On the head
Finally, if your subject is wearing a hat or any kind of headwear, this can also be used to conceal a lavalier microphone. The underneath of a baseball cap’s brim is one idea for attaching a lav. Some sound engineers even get creative in hiding lapel mics along the hairline of subjects with a thick enough mane.

If all else fails?
A quick Google search reveals a plethora of creative ways in which lavalier mics have been concealed on a subject. One example involves creating a small hole inside a breast pocket and using a hollowed-out pen to feed the wire through.
One thing to remember, before you get started, check with the subject that they are happy for you to mic them up, as this will involve physical contact. Depending on how well you know them, you may want to offer the chance to bring in a chaperone to give them peace of mind, and make sure there is somebody available of the same gender to assist. It will be possible for the subject to mic themselves when using some of the techniques outlined above, but they will still need assistance and guidance.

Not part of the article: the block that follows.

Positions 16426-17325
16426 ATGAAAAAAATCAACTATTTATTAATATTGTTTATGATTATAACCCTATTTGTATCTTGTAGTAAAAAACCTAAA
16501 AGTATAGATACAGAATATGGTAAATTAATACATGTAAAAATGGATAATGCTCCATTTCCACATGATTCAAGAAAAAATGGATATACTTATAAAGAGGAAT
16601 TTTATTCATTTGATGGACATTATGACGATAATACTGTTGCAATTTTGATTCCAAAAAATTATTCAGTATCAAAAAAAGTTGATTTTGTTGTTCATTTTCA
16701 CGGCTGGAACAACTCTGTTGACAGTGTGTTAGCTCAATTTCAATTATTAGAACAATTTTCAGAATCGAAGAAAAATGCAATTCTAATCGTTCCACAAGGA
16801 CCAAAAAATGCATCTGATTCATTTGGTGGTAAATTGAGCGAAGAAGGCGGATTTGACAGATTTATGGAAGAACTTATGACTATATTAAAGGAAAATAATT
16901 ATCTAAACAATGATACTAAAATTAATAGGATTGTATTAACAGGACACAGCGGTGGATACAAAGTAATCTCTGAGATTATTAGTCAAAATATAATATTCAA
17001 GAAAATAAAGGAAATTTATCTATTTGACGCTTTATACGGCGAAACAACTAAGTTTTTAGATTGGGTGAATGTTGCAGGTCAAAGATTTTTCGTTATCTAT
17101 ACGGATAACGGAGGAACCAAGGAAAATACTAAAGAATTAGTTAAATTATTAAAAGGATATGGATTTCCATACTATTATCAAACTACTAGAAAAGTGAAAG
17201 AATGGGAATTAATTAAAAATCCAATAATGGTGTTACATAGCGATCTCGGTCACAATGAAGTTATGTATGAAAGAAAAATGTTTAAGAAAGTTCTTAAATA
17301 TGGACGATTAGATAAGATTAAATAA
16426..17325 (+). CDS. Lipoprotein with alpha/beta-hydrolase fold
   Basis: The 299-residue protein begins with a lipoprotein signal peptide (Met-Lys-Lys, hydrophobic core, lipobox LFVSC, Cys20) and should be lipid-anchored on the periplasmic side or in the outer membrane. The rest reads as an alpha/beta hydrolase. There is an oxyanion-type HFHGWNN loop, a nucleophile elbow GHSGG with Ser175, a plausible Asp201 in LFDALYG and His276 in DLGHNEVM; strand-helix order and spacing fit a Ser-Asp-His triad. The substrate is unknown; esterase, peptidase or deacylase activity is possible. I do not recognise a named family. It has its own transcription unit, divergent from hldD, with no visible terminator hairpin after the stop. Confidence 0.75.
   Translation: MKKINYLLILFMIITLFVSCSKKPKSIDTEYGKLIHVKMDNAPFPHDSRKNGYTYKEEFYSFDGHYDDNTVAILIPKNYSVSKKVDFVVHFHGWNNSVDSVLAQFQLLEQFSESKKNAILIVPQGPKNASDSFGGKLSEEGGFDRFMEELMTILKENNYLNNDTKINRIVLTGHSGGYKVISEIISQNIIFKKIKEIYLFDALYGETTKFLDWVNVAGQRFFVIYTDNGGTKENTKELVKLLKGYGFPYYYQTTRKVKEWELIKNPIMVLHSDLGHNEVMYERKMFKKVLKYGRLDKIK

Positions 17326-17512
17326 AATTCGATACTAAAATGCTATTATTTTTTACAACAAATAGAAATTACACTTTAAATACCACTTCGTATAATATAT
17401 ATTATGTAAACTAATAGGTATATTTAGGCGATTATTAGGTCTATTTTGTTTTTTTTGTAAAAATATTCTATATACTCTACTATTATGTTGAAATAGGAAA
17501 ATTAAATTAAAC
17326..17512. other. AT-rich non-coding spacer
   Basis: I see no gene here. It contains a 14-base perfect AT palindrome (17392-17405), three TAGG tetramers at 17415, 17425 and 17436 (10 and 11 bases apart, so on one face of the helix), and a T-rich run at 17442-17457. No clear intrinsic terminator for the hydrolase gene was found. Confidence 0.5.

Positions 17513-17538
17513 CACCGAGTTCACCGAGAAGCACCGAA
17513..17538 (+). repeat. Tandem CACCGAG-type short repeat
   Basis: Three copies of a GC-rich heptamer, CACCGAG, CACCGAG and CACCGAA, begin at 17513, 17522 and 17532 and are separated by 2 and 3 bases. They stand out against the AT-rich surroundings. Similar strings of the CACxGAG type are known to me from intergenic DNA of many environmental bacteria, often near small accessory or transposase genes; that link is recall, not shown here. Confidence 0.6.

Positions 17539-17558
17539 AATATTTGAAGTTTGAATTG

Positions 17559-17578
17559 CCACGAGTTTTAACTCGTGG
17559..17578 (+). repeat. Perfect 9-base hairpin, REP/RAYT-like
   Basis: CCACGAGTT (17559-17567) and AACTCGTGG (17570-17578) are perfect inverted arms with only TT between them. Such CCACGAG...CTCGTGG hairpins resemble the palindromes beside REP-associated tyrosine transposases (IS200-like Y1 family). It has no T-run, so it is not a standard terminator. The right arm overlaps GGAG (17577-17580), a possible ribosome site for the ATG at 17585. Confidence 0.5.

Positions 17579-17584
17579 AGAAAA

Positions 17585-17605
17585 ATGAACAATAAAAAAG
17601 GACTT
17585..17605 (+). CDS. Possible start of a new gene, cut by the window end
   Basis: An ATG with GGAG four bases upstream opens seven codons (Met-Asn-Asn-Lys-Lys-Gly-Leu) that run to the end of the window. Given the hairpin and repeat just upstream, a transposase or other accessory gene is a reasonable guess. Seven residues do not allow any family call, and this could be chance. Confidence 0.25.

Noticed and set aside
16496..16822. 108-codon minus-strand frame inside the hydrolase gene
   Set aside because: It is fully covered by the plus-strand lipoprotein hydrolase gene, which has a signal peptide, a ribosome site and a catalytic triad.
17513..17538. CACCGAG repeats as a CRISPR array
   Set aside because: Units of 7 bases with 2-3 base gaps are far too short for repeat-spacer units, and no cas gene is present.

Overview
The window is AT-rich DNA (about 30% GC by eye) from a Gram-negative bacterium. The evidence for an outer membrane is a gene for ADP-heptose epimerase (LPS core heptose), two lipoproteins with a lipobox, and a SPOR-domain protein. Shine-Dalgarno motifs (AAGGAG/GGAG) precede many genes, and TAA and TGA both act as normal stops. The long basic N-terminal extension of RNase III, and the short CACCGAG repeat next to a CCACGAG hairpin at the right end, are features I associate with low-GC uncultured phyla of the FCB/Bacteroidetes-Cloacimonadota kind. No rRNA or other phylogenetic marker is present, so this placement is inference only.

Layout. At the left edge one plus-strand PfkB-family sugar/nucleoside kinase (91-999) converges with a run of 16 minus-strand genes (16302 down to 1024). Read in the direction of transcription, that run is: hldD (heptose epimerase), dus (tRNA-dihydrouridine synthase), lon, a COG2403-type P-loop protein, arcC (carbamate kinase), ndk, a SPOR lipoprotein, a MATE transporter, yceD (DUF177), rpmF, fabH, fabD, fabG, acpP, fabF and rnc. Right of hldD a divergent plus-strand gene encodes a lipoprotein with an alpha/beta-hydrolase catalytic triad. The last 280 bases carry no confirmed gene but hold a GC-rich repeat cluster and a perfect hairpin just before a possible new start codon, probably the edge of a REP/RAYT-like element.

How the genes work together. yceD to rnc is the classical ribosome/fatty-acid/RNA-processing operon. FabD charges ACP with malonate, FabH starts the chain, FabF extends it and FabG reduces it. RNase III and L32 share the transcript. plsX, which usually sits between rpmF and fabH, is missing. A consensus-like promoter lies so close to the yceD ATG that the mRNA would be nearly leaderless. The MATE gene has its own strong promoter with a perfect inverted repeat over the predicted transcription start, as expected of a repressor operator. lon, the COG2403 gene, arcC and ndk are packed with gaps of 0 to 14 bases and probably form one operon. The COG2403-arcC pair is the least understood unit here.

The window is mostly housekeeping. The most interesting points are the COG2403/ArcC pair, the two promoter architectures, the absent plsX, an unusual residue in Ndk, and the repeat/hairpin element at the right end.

Once everything is up and running, make sure to continually monitor the mic’s feed through a set of headphones or monitors to ensure the clear capture of the subject’s voice without any unwanted noise creeping in from clothing coming into contact with the mic.

This article first appeared in the May-June 2020 edition of Worship AVL. Subscribe at